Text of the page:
DIY Auto Repairs and More
Car owners understand that vehicles break down every once in a while. Most of us simply take our vehicles to an auto repair station no matter how small the problem is. But wouldn’t it be nice to save yourself from frequent and costly car shop trips and learn a few things about caring for your vehicle in and out of the shop?
When it comes to auto repair, cheaper is not always a good thing. You want someone who is knowledgeable about your make and model of car to be working on it. While you might get by having a friend do your oil change in exchange for dinner, anything more complicated is better left to a professional. You don't want to have to pay extra later to fix those "repairs".
Independent garages and mechanics are usually much cheaper than dealerships. You might get a discount at your dealership if you purchased your car recently, but do not make a habit of going to your dealership if you find their prices too expensive. Research local and independent garages with a good reputation instead.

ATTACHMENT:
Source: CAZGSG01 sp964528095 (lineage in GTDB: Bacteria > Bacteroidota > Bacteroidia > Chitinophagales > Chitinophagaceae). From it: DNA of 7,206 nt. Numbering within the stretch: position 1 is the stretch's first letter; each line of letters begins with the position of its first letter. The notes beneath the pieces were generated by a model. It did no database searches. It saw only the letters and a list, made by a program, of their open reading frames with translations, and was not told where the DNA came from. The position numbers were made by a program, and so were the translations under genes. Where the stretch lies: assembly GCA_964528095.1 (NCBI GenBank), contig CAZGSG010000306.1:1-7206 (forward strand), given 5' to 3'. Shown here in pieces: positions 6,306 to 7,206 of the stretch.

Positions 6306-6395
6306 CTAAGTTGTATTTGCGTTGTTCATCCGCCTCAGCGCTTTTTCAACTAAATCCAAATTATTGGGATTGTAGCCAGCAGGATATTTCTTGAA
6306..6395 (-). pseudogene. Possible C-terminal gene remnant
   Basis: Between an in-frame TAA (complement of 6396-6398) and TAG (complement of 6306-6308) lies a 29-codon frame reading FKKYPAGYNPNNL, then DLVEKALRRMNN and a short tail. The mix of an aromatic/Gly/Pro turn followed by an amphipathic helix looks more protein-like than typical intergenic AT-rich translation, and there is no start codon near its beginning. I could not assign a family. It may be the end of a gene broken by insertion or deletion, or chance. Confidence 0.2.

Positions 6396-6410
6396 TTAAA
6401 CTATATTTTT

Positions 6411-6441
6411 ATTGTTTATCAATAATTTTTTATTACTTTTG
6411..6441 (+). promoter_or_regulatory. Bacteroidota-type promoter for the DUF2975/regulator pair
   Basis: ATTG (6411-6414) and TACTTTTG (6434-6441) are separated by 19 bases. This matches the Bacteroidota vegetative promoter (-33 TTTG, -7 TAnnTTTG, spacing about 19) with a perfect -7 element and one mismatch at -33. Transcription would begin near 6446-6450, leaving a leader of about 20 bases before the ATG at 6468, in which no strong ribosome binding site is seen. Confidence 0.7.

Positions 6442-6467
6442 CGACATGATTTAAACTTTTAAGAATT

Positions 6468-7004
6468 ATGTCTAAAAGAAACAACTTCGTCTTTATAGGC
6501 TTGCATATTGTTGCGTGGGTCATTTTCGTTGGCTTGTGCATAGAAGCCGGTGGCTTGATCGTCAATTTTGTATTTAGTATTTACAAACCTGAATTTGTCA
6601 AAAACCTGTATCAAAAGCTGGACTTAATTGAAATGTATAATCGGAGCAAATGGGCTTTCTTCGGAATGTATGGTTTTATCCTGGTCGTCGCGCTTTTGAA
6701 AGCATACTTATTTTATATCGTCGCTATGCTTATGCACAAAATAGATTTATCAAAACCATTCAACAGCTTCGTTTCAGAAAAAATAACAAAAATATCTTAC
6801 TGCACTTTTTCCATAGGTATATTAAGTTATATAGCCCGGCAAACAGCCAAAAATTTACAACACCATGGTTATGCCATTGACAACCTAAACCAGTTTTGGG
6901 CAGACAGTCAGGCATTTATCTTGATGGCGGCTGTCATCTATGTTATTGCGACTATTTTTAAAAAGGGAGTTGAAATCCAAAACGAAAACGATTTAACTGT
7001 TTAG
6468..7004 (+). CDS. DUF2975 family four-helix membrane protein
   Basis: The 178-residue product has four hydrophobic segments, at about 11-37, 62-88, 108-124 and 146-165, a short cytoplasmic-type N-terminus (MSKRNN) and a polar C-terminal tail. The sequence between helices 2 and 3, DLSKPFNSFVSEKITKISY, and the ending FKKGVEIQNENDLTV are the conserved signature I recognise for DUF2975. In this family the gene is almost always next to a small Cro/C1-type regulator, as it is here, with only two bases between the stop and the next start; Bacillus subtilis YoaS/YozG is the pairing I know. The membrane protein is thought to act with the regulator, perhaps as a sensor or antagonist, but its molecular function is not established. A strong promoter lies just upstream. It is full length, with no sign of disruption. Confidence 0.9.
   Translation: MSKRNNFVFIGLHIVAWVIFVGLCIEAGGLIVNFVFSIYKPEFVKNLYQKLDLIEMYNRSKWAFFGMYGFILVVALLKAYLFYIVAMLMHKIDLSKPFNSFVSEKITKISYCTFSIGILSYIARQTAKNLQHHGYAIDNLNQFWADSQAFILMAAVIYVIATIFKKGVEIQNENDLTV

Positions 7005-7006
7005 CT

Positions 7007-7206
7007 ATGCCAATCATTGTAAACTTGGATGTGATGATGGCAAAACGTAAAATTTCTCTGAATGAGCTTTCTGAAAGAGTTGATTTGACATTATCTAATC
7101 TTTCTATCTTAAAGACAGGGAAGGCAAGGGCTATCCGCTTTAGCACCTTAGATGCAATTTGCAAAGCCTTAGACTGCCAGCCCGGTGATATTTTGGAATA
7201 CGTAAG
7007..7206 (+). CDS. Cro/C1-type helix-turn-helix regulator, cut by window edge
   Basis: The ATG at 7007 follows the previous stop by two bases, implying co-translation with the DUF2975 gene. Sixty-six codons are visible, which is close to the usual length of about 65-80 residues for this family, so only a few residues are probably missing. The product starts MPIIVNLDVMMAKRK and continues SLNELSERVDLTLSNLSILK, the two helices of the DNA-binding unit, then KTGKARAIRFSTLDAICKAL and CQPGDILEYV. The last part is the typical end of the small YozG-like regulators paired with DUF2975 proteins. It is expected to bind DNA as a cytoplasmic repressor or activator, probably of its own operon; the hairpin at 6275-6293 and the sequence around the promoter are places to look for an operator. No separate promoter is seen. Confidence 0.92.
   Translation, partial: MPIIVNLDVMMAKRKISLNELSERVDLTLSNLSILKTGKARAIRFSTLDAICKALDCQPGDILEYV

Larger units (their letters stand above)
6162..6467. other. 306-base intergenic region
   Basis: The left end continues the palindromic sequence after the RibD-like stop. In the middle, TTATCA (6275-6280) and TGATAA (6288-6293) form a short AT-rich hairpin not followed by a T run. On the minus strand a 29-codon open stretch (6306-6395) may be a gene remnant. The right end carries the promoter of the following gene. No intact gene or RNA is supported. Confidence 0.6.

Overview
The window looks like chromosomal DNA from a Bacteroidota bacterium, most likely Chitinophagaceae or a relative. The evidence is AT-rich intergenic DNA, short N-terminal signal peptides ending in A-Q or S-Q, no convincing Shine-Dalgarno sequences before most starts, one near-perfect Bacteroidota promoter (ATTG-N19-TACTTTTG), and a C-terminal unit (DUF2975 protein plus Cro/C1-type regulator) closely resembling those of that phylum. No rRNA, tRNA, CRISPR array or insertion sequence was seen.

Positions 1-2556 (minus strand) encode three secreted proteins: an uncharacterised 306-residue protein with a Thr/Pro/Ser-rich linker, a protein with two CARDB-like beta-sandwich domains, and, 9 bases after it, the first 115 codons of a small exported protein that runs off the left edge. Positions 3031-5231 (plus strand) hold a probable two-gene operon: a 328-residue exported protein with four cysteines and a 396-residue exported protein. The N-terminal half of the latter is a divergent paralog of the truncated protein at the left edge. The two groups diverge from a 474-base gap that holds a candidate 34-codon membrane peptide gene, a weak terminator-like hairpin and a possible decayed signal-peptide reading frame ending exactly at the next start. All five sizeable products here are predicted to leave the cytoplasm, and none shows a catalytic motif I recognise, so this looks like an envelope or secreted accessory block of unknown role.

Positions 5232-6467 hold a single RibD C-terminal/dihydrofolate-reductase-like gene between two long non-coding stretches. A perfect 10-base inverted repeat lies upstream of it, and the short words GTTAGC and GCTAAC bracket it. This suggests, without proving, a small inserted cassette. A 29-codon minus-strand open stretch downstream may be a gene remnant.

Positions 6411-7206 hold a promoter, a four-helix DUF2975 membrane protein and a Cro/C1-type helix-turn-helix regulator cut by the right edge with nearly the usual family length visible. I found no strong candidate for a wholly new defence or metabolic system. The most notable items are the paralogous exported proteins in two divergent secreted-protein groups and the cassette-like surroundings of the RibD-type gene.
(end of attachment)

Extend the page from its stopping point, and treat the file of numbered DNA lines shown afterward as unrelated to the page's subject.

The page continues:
Be responsible when performing DIY auto repairs. Just about every item you might replace or repair on a vehicle is environmentally unfriendly. Take care to dispose of liquids such as motor oil and coolant properly. Take used parts to your local junkyard or recycling center. Don't toss plastic bottles about the landscape. If you are unsure of where you can dispose of these items, check with your local waste disposal agency or an automotive supply store.
In addition to basic tire changing equipment, keep a plastic tote filled with DIY auto repair supplies in the trunk of your car in case of emergencies. Fill it with at least a quart each of motor oil, transmission fluid, steering fluid, and brake fluid, and a gallon of water. Add a can of penetrating oil spray, a roll of duct tape, twine, bungee cords, and basic tools so that you can manage minor repairs on the road.
Replacing a charcoal canister is very expensive, but you can easily replace this part yourself. Take off the wheel located under your fuel tank and disconnect the vacuum lines connected to the old canister. The part should then come right off. Install the new one and connect the lines very carefully before installing the wheel again.
Keep an eye on your transmission. If it's performing poorly, it could be the actual component, a plugged filter, or a disconnected hose. Have your mechanic check the simple things first since repairing transmissions can be expensive. Common issues to watch out for are no response or a delayed response when shifting from neutral to drive or reverse, hard or abrupt shifts between the gears, failing to shift during acceleration, and slippage when accelerating.